Prion diseases are fatal neurodegenerative diseases that result from the accumulation of a misfolded isoform of the prion protein (PrPSc). Up to 15% of cases result from an autosomal dominant allelic mutation of the prion protein gene (PRNP). The Ala117Val mutation of PRNP is linked to Gerstmann-Strussler-Scheinker disease (GSS), a genetic prion disease characterized by progressive ataxia, dementia, and prominent PrP amyloid plaque deposits within the brain. We constructed a transgenic mouse line that expresses the mouse homolog of human PrP-A117V, designated Tg(PrP-A116V). These mice reproduce all the major features of GSS, including progressive ataxia and PrP amyloid deposits within the cerebellum and hippocampus. Recent work suggests RNA inhibition (RNAi) is a promising therapeutic approach for neurodegenerative disease, although the focus has been largely confined to knock down of wild type (wt) genes. However, in contrast to individuals affected by sporadic prion disease, carriers of PRNP mutations can be identified far in advance of the predicted onset of disease, making them ideal candidates for preventative therapies that can be administered long before significant neuronal death has occurred. Since the effect of long-term reduction of wt PrP in a healthy adult is not known, the ideal therapy for genetic prion disease should act to selectively knock down the mutated gene without affecting the normal allele. As proof of concept to develop allele-specific RNAi as a therapy for genetic prion disease, we will design and test siRNAs that selectively knock down PrP-A116V expression in vitro and in vivo, using our Tg(PrP-A116V) mice. Initial studies will design and test several siRNAs active against selected PrP mutations, with a special focus on A116V, using cell lines stably expressing mutant or wt PrP, to optimize allele selectivity. The siRNA sequence with the greatest selectivity for PrP-A116V will be packaged in a lentiviral vector as shRNA and delivered to the cerebellum in Tg(PrP- A116V/wt-PrP) heterozygous mice, to confirm efficient neuronal uptake and selective reduction of PrP-A116V expression. Once efficacy is confirmed, the same viral vector containing shRNA or control shRNA, will be injected into cerebellum of heterozygous mice and the resultant effect on PrP expression, disease onset, clinical symptoms, and histopathologic features of disease, will be assessed using quantitative and semi- quantitative measures. A significant delay in disease onset and a reduction of histopathologic features at specific disease intervals will provide strong support for allele-specific knockdown as a potential therapy in human genetic prion disease. Moreover, it will lay the foundation for the development of several allele-specific shRNAs for other PRNP mutations and, potentially, other genetic diseases.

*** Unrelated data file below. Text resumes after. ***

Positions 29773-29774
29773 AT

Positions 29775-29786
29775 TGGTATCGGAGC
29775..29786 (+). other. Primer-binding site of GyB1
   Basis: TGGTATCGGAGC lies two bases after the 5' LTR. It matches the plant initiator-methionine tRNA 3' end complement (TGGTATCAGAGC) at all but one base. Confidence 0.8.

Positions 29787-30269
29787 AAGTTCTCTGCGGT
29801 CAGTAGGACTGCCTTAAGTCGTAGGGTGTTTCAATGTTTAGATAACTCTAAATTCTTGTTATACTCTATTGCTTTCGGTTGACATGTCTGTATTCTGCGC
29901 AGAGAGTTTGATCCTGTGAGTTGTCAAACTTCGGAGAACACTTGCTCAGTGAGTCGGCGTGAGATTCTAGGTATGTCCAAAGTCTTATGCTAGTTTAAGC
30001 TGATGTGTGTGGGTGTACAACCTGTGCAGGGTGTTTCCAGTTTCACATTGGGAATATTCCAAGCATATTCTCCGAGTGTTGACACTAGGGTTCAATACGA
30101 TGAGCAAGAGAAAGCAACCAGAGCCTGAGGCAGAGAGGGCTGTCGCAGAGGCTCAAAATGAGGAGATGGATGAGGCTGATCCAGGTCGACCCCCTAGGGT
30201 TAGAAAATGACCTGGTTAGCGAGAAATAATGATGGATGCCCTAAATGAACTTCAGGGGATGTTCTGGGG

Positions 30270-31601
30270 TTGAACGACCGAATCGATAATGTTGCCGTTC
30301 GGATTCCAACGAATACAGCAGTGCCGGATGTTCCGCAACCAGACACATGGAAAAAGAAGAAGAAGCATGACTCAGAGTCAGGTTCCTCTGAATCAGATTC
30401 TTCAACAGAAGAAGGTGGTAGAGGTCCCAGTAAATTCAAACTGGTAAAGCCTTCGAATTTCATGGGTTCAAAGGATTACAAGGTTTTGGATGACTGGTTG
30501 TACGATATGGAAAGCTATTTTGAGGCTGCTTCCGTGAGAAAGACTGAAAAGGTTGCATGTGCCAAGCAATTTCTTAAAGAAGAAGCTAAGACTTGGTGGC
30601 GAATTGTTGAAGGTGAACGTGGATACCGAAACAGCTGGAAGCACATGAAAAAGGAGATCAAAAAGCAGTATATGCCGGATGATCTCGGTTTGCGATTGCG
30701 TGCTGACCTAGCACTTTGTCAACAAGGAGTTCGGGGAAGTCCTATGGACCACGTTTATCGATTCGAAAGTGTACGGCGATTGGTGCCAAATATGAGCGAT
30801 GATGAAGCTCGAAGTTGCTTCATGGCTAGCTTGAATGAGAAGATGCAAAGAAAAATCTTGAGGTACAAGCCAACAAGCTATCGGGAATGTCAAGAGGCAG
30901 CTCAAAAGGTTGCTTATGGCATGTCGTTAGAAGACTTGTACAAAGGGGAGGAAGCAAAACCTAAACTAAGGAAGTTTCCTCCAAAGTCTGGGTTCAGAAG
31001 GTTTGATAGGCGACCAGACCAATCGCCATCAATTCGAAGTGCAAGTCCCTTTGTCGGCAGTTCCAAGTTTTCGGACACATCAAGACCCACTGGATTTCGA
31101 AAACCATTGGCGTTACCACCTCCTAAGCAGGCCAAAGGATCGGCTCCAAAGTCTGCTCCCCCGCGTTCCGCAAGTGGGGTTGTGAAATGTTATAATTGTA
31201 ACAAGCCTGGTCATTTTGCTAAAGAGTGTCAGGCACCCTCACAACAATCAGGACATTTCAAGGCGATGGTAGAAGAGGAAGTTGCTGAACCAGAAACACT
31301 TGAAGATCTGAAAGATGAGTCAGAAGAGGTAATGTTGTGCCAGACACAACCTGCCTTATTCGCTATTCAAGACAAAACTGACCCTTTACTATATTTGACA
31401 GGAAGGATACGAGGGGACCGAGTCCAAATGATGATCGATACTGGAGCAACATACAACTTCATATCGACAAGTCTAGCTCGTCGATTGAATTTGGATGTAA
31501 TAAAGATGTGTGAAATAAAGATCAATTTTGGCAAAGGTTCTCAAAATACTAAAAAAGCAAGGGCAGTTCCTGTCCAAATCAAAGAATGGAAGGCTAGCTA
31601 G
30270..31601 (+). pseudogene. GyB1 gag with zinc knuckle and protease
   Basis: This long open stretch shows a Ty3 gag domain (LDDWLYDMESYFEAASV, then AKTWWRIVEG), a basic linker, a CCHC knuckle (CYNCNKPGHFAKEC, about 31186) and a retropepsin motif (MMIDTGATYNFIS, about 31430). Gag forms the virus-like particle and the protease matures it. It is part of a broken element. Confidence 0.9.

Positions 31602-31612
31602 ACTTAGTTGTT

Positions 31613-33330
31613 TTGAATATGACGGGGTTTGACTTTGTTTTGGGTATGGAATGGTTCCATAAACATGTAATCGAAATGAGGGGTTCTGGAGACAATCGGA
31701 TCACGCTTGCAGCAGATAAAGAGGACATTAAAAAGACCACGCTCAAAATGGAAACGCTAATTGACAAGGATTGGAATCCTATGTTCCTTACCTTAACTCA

Fifteen percent of prion disease cases are linked to a mutation of the prion protein gene (PRNP) that predisposes the prion protein to acquire a misfolded conformation, aggregate, and ultimately result in neurological disease. We have generated a transgenic mouse that displays all the characteristic clinical and pathological features associated with one form of genetic prion disease, known as Gerstmann-Strussler-Scheinker disease (GSS). In an effort to develop a therapy for these untreatable diseases, we will determine whether a technology known as RNA inhibition can be developed to selectively inhibit expression of only the mutated PRNP gene, while sparing the normal PRNP gene, and whether this technique can prevent or significantly mitigate disease in our transgenic mice.